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Book Categories: Early Britain, Anglo-Saxon Chronicle, Anglo Saxons, Saints, East Anglia, Mercia, Northumbria, Wessex, Alfred the Great, Edward the Elder, Athelstan, Edgar, Aethelred II, Edward the Confessor, Harold II, Roman Britain, Vikings, Normans, Fiction, England, Scotland, Wales, Ireland, Europe
The History of the Kings of Britain by Geoffrey of Monmouth, translated by Lewis Thorpe. Written in the 12th century, this is one of the earliest books on British royal history. It includes accounts of King Arthur and others.
Kings and Queens of Early Britain by Geoffrey Ashe. The English monarchy from 1100 B.C. to the 9th century A.D.
Ecclesiastical History of the English People by Bede, translated by Leo-Sherley Price. The first account of Anglo-Saxon England, written in 731 AD. It begins with Julius Caesar's invasion in the 1st century BC and goes on to tell of the kings, bishops, monks and nuns who shaped early England. It also describes the English landscape, customs, and ordinary lives.
Kings & Queens of Ancient Britain by Charles Phillips. Royal history brought to life with 200 illustrations, maps, and comprehensive genealogical tables.
The Pagan Religions of the Ancient British Isles: Their Nature and Legacy by Ronald Hutton. The first survey of religious beliefs in the British Isles from the Old Stone Age to the coming of Christianity, based on new archaeological evidence.
Gods, Heroes, and Kings: The Battle for Mythic Britain by Christopher R. Fee. Unearths the layers of the British Isles' unique folkloric tradition from pagan, Judeo-Christian, Anglo-Saxon, Germanic, and Celtic sources.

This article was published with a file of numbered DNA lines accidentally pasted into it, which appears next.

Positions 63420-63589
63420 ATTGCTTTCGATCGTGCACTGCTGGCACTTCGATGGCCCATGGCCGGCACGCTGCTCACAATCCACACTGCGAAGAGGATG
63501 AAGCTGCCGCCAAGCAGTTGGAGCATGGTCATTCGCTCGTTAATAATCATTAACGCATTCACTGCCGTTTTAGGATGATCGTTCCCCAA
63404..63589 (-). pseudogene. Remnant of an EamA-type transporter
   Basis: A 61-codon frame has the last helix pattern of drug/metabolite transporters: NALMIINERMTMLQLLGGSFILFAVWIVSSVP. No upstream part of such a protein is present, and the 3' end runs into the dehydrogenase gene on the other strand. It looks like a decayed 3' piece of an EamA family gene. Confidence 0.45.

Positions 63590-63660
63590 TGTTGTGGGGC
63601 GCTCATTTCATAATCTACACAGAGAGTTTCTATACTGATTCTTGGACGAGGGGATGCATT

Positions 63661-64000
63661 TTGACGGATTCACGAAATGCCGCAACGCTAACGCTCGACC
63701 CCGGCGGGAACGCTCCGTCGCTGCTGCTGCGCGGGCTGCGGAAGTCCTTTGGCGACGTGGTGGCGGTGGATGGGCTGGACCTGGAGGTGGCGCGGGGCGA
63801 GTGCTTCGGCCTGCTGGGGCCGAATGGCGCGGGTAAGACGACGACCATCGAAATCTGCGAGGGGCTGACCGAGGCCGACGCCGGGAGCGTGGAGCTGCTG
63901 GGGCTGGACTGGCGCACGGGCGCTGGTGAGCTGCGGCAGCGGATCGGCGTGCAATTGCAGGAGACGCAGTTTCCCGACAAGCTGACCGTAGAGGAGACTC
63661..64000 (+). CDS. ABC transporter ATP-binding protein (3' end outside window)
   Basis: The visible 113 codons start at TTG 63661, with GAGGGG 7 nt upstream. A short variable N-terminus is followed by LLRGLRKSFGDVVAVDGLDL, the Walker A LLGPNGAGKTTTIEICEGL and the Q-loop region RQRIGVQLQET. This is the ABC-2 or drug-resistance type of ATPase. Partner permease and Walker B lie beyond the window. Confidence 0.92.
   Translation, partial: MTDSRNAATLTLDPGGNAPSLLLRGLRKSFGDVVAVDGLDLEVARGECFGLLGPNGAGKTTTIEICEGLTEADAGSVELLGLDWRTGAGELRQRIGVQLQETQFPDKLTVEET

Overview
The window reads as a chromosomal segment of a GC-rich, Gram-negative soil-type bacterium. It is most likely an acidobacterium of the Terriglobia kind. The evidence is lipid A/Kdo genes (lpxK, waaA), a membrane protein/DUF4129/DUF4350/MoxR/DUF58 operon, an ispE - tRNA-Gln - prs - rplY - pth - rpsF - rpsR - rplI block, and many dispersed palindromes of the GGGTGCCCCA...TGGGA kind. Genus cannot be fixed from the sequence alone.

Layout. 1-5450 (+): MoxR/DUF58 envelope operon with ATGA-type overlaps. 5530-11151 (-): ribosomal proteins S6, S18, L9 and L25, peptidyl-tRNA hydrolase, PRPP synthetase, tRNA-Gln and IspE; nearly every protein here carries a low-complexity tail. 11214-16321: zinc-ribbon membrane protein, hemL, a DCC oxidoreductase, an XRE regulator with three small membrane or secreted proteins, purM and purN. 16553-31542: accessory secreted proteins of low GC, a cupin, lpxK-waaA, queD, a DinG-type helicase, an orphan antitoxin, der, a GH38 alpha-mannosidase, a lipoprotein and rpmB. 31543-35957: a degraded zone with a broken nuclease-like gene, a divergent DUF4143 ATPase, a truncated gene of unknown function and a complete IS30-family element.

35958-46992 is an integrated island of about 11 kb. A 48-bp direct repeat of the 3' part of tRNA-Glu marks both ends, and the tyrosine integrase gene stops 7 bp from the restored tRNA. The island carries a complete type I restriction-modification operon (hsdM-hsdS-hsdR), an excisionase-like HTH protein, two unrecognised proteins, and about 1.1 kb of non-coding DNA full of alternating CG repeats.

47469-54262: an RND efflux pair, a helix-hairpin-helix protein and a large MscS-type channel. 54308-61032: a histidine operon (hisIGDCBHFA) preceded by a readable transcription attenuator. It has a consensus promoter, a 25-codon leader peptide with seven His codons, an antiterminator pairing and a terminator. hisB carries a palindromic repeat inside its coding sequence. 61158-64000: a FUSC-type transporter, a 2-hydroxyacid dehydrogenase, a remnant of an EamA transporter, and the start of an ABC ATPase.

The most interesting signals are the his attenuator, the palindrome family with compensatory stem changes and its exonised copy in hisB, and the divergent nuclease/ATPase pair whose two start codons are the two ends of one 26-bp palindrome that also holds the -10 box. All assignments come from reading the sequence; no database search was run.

The Anglo-Saxon Chronicle translated and edited by Michael Swanton. Written between the 9th and 12th centuries, the Chronicle traces the history of England from the migration of the Saxon war-lords through Roman Britain, the onslaught of the Vikings, the Norman Conquest, and the reign of Stephen.
Families of The King: Writing Identity in The Anglo-Saxon Chronicle by Alice Sheppard. Argues that, in writing about the king's performance of his lordship obligations, annalists identified culture for Anglo-Saxon nobles and those who conquered them.
The Saxon and Norman Kings by Christopher Nugent Lawrence Brooke. A classic exploration of the history of English kings and kingship from the sixth to the 12th centuries.
The Earliest English Kings by David Kirby. A survey of Anglo-Saxon history from the sixth century to the death of King Alfred.
Kings and Kingdoms of Early Anglo-Saxon England by Barbara Yorke. A survey of the six major Anglo-Saxon kingdoms and their royal families. Explains the reasons for royal houses' success and failure and changes in the office of king. Includes 16 genealogical and regnal tables.